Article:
|Full name||Américo Rubén Gallego|
|Date of birth||25 April 1955|
|Place of birth||Morteros, Argentina|
|Height||1.70 m (5 ft 7 in)|
|Playing position||Central Midfielder|
|1974–1980||Newell's Old Boys||262||(25)|
|2004||Newell's Old Boys|
|2015–||Newell's Old Boys|
|* Senior club appearances and goals counted for the domestic league only and correct as of 00:42, 28 March 2009 (UTC).
† Appearances (Goals).
As a player, Gallego debuted in the Argentine league in 1974 as a midfielder for Newell's Old Boys. After a rookie season in which he saw little action, he quickly made a name for himself and was given a starting spot and regular playing time during the 1975 season. After being part of the Argentine national team that won the 1978 FIFA World Cup, Gallego stayed on at Newell's for three more years before being transferred to one of the two biggest teams in his country: River Plate.
Gallego played at River until the end of his career. He played for the "Millonarios" for seven years before retiring at the conclusion of the 1987/88 season. He is hailed as a legend at River, as he was the captain during the team's obtaining of their first Copa Libertadores, Intercontinental Cup and Copa Interamericana's in their rich history.
Nicknamed "El Tolo," Gallego's career ended with a total of 440 Argentine league appearances and 35 goals in a span of 14 years.
After retirement, Gallego turned his attention towards coaching. In 1994 Gallego was chosen to manage his former team, River Plate. In his first tournament as head coach, his Millonarios went undefeated to win the championship. The following year, he served as an assistant coach under Daniel Passarella, the Argentine national team's head coach, for the three-year tenure. After his experience with the national team, El Tolo returned to coach River Plate, with whom he won another championship, this time in 2000.
In 2002, he coached Independiente to a championship, ending the team's 8-year drought. In 2004, he returned to the Newell's Old Boys organization after a 23-year hiatus, and once again proved his worth as a head coach, winning a championship that very same year. With that, he became only the second coach ever to win the Argentine Primera championship with three different Argentine clubs (along with José Yudica, who did the same with Argentinos Juniors, Quilmes and Newell's).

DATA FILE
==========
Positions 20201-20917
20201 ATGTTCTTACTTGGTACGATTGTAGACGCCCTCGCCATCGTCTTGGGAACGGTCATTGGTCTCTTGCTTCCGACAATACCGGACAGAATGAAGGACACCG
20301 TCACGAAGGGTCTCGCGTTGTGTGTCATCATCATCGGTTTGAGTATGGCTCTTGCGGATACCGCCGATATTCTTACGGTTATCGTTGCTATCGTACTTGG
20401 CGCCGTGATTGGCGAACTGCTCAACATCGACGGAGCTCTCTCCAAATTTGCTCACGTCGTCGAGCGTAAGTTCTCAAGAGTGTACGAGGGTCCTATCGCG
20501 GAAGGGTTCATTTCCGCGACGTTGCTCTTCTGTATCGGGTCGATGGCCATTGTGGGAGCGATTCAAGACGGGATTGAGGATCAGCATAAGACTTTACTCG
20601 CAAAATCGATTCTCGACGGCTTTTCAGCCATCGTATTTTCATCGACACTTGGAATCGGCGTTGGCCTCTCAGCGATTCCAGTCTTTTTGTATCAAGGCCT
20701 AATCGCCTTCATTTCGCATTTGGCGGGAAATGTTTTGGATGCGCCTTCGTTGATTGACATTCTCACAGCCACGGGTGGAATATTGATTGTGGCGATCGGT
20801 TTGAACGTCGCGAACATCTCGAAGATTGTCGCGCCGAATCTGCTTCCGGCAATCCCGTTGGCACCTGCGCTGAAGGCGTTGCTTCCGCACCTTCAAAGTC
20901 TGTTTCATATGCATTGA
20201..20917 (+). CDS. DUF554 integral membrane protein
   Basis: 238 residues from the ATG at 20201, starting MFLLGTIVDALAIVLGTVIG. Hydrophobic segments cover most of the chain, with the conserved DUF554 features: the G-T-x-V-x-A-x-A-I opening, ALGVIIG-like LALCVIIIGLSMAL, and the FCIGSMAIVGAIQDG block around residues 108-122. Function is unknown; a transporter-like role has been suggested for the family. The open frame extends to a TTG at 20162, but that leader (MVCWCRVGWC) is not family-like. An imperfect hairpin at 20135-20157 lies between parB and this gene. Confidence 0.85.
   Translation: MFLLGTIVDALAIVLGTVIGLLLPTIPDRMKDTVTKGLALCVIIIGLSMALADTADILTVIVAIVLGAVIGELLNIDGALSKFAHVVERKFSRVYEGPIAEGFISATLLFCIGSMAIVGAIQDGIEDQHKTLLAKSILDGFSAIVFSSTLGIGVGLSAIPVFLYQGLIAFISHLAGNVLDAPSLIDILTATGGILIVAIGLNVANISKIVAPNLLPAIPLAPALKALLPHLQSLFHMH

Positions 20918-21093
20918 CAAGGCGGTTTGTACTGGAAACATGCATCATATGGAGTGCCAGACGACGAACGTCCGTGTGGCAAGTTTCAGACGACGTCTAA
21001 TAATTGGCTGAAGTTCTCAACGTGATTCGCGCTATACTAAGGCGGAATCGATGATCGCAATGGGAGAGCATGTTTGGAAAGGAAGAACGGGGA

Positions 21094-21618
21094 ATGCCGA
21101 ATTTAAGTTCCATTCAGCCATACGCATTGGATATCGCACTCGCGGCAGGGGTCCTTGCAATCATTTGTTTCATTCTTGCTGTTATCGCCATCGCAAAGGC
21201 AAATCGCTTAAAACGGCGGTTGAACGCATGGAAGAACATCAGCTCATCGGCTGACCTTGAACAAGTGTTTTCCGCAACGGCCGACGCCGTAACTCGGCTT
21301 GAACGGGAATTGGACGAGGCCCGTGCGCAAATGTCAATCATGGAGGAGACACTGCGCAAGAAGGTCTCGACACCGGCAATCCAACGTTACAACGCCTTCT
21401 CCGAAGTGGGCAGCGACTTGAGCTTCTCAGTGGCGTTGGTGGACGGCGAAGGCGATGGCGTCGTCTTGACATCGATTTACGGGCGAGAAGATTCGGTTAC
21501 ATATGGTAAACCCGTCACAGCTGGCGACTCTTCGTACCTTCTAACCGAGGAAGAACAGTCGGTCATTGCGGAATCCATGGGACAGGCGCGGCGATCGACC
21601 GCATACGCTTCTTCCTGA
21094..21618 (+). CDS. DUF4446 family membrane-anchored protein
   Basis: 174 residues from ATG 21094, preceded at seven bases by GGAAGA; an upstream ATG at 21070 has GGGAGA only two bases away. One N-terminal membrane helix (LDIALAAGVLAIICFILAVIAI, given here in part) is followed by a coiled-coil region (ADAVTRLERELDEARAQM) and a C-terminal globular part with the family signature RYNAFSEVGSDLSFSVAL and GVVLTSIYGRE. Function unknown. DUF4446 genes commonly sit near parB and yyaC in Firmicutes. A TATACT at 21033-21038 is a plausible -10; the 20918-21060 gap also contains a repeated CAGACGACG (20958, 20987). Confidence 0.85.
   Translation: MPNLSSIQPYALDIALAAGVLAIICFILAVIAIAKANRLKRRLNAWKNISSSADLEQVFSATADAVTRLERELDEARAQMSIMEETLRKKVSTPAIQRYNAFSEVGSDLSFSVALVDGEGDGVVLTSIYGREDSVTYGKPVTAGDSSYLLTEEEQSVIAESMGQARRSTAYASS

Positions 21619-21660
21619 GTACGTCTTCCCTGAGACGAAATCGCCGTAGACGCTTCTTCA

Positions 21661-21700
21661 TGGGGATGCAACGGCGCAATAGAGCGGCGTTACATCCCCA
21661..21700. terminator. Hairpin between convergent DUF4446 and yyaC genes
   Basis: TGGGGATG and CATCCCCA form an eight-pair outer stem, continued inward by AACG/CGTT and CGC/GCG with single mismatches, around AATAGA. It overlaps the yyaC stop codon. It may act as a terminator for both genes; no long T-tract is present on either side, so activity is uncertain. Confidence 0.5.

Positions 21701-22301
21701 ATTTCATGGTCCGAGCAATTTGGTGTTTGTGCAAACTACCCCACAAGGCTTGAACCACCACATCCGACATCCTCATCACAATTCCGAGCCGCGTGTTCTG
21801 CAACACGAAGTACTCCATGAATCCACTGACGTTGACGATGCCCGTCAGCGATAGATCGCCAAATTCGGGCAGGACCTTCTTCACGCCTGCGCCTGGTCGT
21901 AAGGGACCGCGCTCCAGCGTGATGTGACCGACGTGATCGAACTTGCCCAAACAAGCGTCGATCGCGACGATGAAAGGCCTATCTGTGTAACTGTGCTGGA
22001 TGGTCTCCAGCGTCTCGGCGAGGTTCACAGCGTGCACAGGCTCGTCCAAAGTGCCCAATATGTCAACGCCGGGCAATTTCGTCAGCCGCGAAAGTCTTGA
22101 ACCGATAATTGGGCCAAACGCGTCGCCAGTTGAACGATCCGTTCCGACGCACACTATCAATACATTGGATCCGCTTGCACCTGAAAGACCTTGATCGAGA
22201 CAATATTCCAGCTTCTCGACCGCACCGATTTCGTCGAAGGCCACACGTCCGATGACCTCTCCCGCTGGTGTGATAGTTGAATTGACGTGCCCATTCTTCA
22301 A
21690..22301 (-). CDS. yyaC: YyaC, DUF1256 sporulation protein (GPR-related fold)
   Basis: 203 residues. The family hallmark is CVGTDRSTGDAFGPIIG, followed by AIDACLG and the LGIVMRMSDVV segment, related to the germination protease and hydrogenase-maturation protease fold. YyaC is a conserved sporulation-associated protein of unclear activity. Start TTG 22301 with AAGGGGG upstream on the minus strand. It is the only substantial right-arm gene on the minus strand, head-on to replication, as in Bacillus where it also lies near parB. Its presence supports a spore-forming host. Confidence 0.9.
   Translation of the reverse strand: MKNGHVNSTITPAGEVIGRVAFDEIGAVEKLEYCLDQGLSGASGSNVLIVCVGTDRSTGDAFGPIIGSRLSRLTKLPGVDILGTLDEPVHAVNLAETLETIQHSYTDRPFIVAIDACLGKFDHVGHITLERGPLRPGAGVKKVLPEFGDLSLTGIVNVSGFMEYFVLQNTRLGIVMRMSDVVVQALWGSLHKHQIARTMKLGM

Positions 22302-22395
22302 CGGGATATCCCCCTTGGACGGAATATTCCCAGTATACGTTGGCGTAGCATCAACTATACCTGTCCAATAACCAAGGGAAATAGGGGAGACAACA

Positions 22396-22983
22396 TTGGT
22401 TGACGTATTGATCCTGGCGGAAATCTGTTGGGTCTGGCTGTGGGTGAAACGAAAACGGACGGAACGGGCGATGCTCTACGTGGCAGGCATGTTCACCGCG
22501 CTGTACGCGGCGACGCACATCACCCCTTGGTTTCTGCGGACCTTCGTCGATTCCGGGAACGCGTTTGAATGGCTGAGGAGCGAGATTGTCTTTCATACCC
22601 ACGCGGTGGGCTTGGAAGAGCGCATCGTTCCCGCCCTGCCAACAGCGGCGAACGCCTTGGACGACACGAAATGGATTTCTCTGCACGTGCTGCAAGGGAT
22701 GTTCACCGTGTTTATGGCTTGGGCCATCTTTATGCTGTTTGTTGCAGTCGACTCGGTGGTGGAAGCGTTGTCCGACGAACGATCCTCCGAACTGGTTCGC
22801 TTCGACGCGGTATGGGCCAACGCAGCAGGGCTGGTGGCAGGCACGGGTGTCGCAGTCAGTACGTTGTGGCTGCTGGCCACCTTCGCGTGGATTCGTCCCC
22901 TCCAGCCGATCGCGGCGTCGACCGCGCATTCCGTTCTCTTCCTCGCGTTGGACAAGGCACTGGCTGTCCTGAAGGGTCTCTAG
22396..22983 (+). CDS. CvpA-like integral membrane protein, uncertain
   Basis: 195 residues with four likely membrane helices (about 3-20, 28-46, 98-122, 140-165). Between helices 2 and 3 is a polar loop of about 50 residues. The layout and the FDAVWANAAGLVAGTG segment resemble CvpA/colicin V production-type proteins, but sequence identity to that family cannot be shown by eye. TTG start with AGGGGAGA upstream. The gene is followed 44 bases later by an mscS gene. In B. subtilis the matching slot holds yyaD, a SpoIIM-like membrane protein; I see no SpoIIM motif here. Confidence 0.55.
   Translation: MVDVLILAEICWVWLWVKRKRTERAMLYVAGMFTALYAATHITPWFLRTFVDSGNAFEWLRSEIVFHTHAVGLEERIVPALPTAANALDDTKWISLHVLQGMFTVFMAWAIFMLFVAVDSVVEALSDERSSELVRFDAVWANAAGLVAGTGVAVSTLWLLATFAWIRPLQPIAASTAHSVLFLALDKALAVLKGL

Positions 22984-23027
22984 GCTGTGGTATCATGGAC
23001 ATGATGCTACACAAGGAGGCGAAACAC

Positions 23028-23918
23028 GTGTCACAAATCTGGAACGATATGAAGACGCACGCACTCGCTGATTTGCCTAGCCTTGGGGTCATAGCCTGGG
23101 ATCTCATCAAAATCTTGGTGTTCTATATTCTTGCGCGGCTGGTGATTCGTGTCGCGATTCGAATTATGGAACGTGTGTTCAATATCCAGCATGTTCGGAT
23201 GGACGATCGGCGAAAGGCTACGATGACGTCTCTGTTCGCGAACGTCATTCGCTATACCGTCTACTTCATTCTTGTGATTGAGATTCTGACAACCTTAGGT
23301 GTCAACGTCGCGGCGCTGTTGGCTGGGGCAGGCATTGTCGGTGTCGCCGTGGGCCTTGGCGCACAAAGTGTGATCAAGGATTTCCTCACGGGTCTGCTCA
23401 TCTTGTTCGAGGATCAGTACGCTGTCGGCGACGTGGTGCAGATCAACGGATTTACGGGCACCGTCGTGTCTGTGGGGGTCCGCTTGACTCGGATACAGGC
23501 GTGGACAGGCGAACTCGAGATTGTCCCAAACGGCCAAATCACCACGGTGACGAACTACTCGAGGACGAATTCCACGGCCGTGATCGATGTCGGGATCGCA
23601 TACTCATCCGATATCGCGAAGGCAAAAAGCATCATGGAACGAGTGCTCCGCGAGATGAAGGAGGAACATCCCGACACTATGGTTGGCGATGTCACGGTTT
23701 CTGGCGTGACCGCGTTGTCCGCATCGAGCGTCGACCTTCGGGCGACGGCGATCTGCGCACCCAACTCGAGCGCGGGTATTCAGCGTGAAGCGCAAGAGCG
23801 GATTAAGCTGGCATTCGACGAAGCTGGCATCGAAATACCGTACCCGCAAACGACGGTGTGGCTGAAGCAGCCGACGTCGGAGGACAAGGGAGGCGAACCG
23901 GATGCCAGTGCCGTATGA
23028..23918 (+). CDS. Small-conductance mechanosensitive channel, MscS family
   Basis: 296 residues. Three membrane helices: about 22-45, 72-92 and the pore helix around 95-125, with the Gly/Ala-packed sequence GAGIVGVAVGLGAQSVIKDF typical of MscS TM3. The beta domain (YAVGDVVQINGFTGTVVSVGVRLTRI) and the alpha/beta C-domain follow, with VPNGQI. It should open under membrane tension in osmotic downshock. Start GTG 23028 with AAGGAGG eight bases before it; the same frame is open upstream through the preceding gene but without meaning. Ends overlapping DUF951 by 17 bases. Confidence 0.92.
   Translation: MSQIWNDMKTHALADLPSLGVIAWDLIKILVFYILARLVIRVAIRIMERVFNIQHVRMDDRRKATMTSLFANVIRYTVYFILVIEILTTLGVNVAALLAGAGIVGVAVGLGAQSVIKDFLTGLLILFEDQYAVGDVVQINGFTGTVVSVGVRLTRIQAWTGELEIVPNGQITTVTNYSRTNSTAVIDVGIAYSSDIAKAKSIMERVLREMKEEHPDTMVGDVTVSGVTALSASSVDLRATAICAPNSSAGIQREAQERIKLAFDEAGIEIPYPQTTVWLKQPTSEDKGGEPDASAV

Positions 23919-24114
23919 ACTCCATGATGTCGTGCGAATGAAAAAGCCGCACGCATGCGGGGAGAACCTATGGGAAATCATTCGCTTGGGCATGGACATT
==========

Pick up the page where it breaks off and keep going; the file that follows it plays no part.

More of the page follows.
His success attracted attention from teams in other countries, notably from Mexico. After leaving Newell's Old Boys, Gallego was sought after by a myriad of clubs, including San Lorenzo de Almagro, but chose CD Toluca in Mexico. Despite being overtly criticized by the media and his team's own fans for his defensive style and benching of established players in favor of younger, inexperienced players – his scheme paid off and Toluca won the Apertura 2005 championship in Mexico, and was named Best Coach of the championship. In 2007 Gallego resigned as coach for Toluca and said he wanted some time off to be with his family and be away from soccer for a while. His time off did not last long, as a juicy offer from Tigres UANL made him change his mind and take over for Mario Carrillo as coach. After an unsuccessful spell and a streak of bad results he was sacked on February 2008.
In March 2009 he returned to Independiente to take over from Miguel Santoro, and signed until June 2010, but did not end up winning any championships nor renewing his contract.
In February 2011 he began a new tenure in Colo-Colo of Chile, which finished on August of that same year.
|Club performance||League||Cup||League Cup||Continental||Total|
|1974||Newell's Old Boys||Primera División||4||0|
|Argentina national team|
|Newell's Old Boys||2003||2004|
- River Plate
- Argentine Primera División (2): Nacional 1981, 1985–86
- Copa Libertadores (1): 1986
- Copa Interamericana (1): 1986
- Intercontinental Cup (1): 1986
- River Plate
- Newell's Old Boys
- Americo Gallego at National-Football-Teams.com